An arbitrator will make a binding decision at the end of the hearing.
WARREN -- The second half of a hearing to decide the terms of a contract between the city and the police department's patrol officers unit should be scheduled within the next two weeks.
The arbitrator, Amherst attorney Jonathan Dworkin, is trying to find a date both sides can agree to. He will make a binding decision at the end of the hearing.
He declined to comment about contract talks, which broke off Jan. 11 after the city and union were unsuccessful in settling after a last-ditch effort.
A three-year contract for the 42-member union, the Ohio Patrolman's Benevolent Association, expired in December 1999.
A one-year contract was approved and police, along with other employees, took a one-year wage freeze during the city's fiscal mess.
Current negotiations began in 2001.
SERB report: A fact finder from the State Employee Relations Board reported in September that police should get 4.5 percent raises in 2001, 2002 and 2003, in addition to having the city pick up a percentage of the employees' shares toward their pension.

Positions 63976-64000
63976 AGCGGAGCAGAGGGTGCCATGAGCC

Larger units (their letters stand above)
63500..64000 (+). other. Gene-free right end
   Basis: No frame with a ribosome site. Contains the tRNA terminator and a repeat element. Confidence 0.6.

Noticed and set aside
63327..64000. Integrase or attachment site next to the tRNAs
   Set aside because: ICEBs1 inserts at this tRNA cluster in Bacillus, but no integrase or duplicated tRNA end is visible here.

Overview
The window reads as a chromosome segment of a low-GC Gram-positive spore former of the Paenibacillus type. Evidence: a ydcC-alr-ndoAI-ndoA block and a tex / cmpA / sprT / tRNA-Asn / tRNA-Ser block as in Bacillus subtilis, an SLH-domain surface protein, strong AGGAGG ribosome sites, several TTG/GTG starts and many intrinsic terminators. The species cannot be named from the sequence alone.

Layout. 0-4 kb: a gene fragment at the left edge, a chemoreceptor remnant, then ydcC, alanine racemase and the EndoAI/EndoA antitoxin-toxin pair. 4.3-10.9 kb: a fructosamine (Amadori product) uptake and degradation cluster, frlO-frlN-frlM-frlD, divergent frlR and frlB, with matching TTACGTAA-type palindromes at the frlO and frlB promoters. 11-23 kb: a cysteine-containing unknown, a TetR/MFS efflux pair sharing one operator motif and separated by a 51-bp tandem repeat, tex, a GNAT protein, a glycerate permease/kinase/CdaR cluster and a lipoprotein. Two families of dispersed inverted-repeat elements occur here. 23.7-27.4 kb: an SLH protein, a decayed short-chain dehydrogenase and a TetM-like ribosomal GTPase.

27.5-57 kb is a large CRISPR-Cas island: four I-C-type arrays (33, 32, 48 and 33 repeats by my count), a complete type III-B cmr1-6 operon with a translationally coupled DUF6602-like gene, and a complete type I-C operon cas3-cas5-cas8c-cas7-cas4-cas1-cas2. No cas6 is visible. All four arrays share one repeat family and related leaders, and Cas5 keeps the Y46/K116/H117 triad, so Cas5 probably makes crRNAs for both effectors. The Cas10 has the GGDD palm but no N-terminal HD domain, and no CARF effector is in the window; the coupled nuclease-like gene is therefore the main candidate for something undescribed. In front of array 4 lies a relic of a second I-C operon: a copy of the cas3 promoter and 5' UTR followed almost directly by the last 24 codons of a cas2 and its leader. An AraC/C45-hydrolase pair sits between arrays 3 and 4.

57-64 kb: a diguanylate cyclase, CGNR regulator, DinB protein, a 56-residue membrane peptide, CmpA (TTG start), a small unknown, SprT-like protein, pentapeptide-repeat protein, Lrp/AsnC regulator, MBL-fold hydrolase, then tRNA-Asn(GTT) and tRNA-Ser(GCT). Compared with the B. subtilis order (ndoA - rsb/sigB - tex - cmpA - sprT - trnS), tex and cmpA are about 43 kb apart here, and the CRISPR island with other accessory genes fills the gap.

That pact would have cost an estimated $800,000, officials have said.
To counter, the city offered raises of 4 percent the first two years and 3 percent the third year.
Mayor Hank Angelo said this week the city simply can't afford to pay the officers what they've asked for.
Joseph Kistler, co-director of the union's negotiating team, said the issue is one of money, which he contends the city has been unwilling to address.
To the officers, it's a safety issue, Kistler said, pointing out the union wants the city to have eight patrol officers to each shift. Right now, there are six, including supervisors who are not out on the road.
Without competitive wages, the city will not attract the best candidates to fill the positions left vacant after layoffs were issued in 2000 and recalled a year later, Kistler said.